Activists say that governments are backtracking from funding for the treatment, both domestically and internationally.

"It seems that the political leadership is losing interest," said Julio Montaner, president of the International AIDS Society (IAS), the conference organizer.

Michel Sidibe, the head of the Joint United Nations Programme on HIV/AIDS (UNAIDS), said universal access was "a fight for human justice."

He urged a "prevention revolution" that would lead to development of a single pill for treatment of people infected with HIV, the virus that causes AIDS.

MSF@IAC2010 informs that after a decade of important progress on AIDS treatment in developing countries, donors are walking away from AIDS when 10 million people are still waiting for treatment.

MSF is speaking out to urge donors to reaffirm their promises now and provide timely treatment to all in need.

July 17, 2010

Be heard! Global Forum on MSM & HIV

The Global Forum on MSM & HIV (MSMGF) starts the 4th pre-conference on July 17, 2010 to the 18th International AIDS Conference in Vienna Austria. This one-day event explores the challenges and best practices in achieving universal access to HIV-related prevention, care, treatment, and support services for sexual minority communities worldwide.

Be Heard! convenes 450 human rights advocates, artists, researchers, public health officials, multi-lateral organizations, and global donors for a day of workshops, skills building, information exchange, and networking sessions. The MSM pre-conference will be followed by an evening networking reception.

MSMGF recommends a rights-based and person-centered approach to developing guidelines that will help transgender persons receive non-discriminatory, non-judgmental and quality health care. There has been an international wave of advocacy calling on authorities such as the American Psychiatric Association (APA) and World Health Organization (WHO) to depathologize transgender identities. Pathologizing gender identity variance as a ‘psychiatric disorder’ only perpetuates the stigma, discrimination and violence that these individuals experience around the world.

As a global advocacy organization working for the health and human rights of men who have sex with men (MSM), the MSMGF is familiar with stigma within health system structures and its negative impact on individuals and communities. For instance, the classification of homosexuality as a mental disorder by institutions such as the APA until 1973 and the WHO until 1993 helped endorse discrimination against gay men and other MSM at multiple levels. Stigma and discrimination impact health by heightening HIV risk factors, including social isolation, and compromising access to HIV prevention, care and treatment services. Transgender persons are also the targets of stigma and discrimination that can be exacerbated by a mental diagnosis, ultimately resulting in compromised health and wellness.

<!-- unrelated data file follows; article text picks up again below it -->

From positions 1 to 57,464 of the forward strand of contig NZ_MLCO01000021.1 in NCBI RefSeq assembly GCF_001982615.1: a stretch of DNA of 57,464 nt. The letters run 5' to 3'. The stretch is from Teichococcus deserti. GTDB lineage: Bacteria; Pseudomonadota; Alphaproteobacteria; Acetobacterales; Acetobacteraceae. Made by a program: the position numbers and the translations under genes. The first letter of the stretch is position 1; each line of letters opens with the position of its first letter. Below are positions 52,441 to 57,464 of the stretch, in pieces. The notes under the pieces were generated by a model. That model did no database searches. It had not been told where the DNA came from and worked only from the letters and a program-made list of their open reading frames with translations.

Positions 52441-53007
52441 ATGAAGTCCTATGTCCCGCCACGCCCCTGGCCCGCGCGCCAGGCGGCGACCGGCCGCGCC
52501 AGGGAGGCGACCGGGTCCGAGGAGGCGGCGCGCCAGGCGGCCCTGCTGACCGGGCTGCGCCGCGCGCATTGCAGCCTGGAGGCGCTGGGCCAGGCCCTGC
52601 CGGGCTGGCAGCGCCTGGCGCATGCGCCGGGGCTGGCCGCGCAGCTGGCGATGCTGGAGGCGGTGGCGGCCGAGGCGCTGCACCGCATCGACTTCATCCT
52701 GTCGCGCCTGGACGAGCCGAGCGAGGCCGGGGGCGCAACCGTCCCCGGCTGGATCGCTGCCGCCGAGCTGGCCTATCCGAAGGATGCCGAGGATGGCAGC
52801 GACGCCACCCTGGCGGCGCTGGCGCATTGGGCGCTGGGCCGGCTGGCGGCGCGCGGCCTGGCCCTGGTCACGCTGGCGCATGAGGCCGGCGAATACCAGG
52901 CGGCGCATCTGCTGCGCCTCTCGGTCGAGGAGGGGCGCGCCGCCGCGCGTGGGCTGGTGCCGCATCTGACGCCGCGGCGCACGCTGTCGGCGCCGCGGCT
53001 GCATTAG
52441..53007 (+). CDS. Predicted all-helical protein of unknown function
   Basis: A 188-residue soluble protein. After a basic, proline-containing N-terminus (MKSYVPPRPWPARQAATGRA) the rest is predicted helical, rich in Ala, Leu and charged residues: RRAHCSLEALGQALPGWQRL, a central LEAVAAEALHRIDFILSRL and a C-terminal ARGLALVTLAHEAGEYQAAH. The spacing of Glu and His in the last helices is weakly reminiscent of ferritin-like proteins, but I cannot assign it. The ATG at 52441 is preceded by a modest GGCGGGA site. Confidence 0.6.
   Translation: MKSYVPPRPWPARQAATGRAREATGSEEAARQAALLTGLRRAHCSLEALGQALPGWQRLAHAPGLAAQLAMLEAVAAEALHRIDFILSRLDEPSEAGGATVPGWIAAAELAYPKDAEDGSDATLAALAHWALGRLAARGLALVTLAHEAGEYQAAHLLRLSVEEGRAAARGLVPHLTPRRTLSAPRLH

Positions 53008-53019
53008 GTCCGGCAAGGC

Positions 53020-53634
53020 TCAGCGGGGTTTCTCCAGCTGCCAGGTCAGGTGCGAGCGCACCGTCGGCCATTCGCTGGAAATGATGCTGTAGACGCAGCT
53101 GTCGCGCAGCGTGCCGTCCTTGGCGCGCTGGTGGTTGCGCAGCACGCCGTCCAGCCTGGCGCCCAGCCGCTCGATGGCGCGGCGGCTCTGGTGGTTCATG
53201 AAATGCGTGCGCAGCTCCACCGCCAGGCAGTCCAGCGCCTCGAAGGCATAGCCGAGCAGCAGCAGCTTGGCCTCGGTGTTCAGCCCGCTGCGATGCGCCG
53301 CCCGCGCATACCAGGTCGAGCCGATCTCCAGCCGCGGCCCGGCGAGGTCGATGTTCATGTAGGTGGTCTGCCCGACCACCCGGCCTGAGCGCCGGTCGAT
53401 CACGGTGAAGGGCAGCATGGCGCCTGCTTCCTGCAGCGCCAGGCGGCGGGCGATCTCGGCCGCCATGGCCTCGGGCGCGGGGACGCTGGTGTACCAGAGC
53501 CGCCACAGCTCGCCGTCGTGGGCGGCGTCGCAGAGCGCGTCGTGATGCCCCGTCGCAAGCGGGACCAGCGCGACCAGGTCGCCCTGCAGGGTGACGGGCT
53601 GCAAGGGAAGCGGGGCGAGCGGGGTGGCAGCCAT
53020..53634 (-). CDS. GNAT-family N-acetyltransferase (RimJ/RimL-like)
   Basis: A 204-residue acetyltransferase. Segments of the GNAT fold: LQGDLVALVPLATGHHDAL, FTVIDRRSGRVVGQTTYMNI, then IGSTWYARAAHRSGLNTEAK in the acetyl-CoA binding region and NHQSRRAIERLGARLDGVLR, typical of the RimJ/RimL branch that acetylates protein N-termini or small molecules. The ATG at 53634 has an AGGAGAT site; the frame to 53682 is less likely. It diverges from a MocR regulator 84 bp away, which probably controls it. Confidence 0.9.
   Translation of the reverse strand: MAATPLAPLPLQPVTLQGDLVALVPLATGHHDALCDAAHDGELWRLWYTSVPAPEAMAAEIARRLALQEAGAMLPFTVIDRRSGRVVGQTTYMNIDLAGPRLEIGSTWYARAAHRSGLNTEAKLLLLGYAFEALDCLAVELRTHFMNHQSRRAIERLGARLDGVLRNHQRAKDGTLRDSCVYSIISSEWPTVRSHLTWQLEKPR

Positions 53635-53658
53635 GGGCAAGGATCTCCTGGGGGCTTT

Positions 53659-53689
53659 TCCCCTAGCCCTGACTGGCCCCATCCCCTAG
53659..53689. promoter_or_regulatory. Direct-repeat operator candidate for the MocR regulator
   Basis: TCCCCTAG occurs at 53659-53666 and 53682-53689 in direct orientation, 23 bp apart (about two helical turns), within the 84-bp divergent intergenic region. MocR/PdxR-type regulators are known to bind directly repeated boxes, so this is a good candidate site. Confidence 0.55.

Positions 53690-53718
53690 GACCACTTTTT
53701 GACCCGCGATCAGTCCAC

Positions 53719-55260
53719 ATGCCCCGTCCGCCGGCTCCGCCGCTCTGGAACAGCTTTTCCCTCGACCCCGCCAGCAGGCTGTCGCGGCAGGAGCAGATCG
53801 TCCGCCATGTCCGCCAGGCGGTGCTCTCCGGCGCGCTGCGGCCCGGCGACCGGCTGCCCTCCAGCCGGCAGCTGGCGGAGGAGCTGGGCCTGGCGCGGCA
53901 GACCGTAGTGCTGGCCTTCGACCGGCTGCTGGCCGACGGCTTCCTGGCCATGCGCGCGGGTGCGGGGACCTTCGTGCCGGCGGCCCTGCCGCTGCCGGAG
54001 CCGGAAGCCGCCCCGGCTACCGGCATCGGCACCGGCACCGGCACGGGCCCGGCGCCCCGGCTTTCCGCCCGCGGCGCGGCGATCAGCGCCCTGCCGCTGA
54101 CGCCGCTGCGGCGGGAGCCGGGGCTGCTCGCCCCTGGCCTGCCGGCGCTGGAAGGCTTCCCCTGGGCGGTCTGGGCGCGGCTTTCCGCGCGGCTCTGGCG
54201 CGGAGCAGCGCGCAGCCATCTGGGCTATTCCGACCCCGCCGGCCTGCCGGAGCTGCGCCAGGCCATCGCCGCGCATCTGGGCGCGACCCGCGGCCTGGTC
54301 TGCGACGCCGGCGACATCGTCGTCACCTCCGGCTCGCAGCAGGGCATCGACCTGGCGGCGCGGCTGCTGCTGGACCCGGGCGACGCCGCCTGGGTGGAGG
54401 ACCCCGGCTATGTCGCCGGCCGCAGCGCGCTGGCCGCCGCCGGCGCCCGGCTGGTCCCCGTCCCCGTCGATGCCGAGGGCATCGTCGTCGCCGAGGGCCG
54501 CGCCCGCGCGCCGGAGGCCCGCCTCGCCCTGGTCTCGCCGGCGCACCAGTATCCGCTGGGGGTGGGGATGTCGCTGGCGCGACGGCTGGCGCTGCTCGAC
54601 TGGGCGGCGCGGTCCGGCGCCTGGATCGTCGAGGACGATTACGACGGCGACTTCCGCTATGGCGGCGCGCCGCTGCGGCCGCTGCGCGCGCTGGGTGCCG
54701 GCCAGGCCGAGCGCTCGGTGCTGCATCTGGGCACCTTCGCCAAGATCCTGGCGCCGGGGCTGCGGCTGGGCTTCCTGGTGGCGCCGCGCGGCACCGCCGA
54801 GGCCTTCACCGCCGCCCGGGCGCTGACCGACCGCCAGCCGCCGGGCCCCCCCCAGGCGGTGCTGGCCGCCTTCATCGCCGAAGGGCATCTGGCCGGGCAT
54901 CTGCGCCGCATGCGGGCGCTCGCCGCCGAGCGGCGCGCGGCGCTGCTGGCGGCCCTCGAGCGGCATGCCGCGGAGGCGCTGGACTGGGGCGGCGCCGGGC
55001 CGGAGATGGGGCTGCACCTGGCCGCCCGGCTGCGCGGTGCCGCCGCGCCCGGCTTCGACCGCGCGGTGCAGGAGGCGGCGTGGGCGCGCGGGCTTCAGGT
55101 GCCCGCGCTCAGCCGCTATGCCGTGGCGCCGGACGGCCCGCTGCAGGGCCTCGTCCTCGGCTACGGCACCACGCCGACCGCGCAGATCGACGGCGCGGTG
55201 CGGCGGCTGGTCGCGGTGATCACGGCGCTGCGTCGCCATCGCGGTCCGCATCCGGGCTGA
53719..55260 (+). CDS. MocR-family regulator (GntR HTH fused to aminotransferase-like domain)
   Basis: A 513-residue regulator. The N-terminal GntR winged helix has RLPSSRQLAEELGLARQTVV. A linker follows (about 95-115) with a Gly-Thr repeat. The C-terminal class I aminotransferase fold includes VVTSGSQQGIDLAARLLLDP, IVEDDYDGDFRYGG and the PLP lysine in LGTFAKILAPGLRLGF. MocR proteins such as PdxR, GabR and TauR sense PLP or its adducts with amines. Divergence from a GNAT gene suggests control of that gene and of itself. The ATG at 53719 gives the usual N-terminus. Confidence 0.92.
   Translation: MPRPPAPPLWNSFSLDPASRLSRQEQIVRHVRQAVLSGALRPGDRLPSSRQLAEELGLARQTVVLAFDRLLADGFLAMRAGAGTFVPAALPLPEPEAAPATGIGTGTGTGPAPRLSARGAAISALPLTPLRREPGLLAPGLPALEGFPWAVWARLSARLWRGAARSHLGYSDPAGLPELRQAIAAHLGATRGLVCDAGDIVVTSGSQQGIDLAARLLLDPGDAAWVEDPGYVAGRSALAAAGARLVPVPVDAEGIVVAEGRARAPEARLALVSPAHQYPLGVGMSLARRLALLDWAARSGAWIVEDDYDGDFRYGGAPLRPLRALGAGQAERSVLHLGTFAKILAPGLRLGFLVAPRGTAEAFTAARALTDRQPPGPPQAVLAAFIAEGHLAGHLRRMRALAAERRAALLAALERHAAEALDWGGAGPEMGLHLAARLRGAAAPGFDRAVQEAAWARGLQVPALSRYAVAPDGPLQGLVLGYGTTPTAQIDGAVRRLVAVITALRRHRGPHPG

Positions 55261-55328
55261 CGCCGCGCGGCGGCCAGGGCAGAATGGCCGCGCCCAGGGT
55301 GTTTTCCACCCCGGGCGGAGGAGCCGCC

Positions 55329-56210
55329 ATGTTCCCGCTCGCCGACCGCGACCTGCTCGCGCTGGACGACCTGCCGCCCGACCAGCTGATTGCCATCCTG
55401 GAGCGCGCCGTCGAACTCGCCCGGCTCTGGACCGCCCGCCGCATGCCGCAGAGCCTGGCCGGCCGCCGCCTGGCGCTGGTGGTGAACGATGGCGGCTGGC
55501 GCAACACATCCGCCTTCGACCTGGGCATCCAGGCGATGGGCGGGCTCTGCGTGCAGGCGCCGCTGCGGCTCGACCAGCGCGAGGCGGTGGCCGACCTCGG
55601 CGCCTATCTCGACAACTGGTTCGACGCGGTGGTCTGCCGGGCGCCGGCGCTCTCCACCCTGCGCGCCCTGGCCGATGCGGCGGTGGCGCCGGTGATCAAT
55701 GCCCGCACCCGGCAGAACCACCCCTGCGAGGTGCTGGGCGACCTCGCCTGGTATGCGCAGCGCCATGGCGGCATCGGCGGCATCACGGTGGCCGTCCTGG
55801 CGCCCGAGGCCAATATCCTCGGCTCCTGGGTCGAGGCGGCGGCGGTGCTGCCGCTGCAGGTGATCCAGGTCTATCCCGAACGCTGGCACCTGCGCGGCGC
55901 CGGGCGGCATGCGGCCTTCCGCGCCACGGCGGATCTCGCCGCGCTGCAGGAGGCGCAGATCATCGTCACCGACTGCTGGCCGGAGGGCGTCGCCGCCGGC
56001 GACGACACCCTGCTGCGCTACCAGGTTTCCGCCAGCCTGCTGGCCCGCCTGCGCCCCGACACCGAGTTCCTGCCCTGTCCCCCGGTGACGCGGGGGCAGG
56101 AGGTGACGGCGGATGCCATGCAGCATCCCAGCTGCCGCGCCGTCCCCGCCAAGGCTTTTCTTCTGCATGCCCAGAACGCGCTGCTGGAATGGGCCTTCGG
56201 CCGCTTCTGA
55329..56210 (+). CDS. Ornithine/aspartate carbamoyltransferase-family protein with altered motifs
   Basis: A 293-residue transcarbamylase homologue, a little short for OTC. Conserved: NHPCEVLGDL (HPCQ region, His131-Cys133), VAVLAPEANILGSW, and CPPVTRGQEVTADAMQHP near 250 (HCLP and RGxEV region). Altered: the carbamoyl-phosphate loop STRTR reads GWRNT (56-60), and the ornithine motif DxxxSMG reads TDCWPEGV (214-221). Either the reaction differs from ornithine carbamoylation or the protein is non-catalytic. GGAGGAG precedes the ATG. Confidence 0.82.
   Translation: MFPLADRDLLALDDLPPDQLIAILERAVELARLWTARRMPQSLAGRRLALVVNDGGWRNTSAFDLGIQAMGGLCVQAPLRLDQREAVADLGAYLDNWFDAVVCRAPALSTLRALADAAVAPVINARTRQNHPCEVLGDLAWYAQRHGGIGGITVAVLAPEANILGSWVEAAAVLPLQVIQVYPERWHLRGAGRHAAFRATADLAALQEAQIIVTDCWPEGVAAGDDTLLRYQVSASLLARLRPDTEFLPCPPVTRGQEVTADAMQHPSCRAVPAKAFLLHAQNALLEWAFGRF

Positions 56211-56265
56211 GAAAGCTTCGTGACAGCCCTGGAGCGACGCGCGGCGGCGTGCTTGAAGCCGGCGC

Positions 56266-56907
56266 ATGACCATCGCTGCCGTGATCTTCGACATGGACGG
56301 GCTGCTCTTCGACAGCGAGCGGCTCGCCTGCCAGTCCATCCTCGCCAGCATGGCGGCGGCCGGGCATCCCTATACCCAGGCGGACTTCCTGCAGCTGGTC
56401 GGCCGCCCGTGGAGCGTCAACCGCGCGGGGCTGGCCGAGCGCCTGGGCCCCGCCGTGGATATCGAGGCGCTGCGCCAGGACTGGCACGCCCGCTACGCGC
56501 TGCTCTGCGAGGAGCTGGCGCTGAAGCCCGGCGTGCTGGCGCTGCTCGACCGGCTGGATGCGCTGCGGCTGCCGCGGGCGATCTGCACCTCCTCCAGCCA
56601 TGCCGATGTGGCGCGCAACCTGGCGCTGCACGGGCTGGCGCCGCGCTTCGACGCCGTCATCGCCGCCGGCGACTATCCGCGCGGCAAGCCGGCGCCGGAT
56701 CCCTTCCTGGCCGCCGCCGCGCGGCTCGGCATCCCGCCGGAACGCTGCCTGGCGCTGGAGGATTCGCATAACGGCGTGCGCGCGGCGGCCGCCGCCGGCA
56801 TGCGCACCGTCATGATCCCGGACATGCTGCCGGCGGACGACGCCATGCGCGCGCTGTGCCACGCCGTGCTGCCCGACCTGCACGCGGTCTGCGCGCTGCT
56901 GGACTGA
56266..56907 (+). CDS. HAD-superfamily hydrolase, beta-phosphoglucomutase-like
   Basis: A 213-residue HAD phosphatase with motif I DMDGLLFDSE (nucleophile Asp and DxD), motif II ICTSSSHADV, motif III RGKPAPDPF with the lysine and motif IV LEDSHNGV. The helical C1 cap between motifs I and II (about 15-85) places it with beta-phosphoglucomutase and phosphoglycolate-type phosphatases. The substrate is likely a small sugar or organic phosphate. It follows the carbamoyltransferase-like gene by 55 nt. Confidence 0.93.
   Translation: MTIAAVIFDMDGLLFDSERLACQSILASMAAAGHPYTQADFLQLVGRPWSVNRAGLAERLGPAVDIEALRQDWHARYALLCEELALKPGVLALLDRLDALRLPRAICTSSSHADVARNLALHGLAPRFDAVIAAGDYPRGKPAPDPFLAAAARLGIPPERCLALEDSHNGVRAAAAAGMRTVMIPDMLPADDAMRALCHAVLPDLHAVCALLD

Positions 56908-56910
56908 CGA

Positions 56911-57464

July 15, 2010

Make it happen! The Vienna YouthForce pre-conference

On July 14 the Vienna YouthForce begins its three-day pre-conference, an event open to young people attending the 18th International AIDS Conference. The pre-conference conists of informative sessions and skills-building workshops on HIV and AIDS issues ranging from scientific knowledge to effective political advocacy.

The pre-conference brings together more than 300 young activists and researchers from 100 different countries to prepare youth delegates to be effective advocates on issues that affect them. All the activities are organized in partnership with other activists and organizations who voluntarily participate on various different committees.

Public Information and Need of Knowledge Armenian NGO is presented by Marine Margaryan, NGO's projects coordinator.

Every two years, tens of thousands of experts, advocates and decision-makers gather for the international AIDS conference, the largest health-related event in the world. With each conference, young people, who have so much at stake in addressing this issue, have been playing an increasingly large role in the proceedings.

The overall theme for the conference is Rights Here! Right Now. The advocacy campaign of the Vienna YouthForce focuses on the 3 HRs: human rights, harm reduction and health resources.